Listening to These 5 Songs Could Make You a Dangerous Driver, Study Says
Fast-paced songs are linked to unintentional speeding, so avoid these five titles if you want to stay out of trouble.
Whether it's a run to the grocery store or a long road trip to a fun destination, music can help make the miles fly by, but not just by taking your mind off the endless blacktop, according to new research data.
British car loan financier Moneybarn recently released a study outlining how our choice in music can affect our driving. It found that songs with tempos that exceed 120 beats per minute (bpm) can make people subconsciously drive faster, which makes them more liable to draw negative attention from law enforcement. Additionally, high-energy songs regardless of tempo can have a similar effect, as can volume, which dulls reaction time and increases heart rate as it gets louder.
By using data from Spotify, Moneybarn compiled a list of the most common songs on road trip or driving playlists, ranking each entry by their tempo and giving each an energy rating, ultimately plotting the results on a scatter chart. The following five songs are some of those rated as the most likely to get drivers in trouble on the road.
The Chainsmokers' "Don't Let Me Down" is the 58th most common song on driving playlists, and qualifies as dangerous listening for its above-average energy rating and steep tempo of 160 bpm. It's also the only one of the five selected to heavily feature a car, albeit only in the music video.
Odds are pretty good you've driven past a rusted pickup blaring this at some point. Chicken Fried comes in at the 70th most common road trip playlist song, and though doesn't rank exceptionally high for its energy level, its 170 bpm keep listeners' heart rates up despite relatively tame lyrical content.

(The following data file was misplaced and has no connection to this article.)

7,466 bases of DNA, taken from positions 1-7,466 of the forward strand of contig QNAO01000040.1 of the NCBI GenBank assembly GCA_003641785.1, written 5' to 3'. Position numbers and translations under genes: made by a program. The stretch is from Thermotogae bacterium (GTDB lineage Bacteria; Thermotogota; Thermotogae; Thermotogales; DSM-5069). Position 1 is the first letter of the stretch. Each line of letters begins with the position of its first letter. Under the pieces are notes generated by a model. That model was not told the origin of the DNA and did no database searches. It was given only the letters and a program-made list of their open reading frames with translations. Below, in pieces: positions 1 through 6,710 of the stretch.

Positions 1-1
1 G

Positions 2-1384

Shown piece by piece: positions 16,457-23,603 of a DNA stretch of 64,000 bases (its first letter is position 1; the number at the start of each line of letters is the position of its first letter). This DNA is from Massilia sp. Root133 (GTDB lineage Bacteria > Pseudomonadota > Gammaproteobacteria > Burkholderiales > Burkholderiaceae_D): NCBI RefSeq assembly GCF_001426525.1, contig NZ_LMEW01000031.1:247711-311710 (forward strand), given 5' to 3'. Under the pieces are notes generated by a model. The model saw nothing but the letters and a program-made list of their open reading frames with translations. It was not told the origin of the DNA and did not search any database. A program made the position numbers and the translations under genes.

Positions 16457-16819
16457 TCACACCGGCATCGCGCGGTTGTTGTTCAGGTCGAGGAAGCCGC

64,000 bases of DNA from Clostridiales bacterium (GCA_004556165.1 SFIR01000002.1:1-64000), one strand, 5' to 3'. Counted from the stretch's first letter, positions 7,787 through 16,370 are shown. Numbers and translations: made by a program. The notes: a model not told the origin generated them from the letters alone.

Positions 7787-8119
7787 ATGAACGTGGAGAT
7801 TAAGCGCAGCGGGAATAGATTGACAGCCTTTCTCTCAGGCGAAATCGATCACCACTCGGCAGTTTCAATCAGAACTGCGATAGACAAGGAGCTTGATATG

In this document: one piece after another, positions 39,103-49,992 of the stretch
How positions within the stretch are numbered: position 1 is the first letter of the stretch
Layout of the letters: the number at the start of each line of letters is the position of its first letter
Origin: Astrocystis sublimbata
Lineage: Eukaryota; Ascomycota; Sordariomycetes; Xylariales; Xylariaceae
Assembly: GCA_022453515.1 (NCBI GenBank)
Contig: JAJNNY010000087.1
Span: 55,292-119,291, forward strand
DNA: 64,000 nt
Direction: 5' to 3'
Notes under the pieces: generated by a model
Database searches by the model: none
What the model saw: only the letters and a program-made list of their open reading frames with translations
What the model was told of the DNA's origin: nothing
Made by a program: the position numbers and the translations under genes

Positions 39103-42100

As the 12th most common song on driving (or riding) playlists, AC/DC's "Back in Black" has the misfortune of being the cliche soundtrack for Baby Boomers on Harley Davidsons. Again, it doesn't tip the scales for high-energy lyrical content, but its tempo of 188 bpm is eclipsed by just one song on the chart.
Who'd have thought people were still listening to what Miley Cyrus put out in the late 2000s? Either way, the song ranked as the 48th most common song in driving playlists and made the list for its unrivaled tempo of 192 bpm.
Green Day's titular song from its "American Idiot" album that criticized mainstream American culture in the early 2000s stuck with people not just because it threw four-letter words at Americans' media appetites, but also for its blaring guitars and punk rock roots. Between its third-ranked tempo of 186 bpm and the highest-of-all energy rating, this song comes in at... a mere 88th on the list. It's not much of a cruising song, and listening to something with this level of spunk in traffic would probably feel a tad anticlimactic.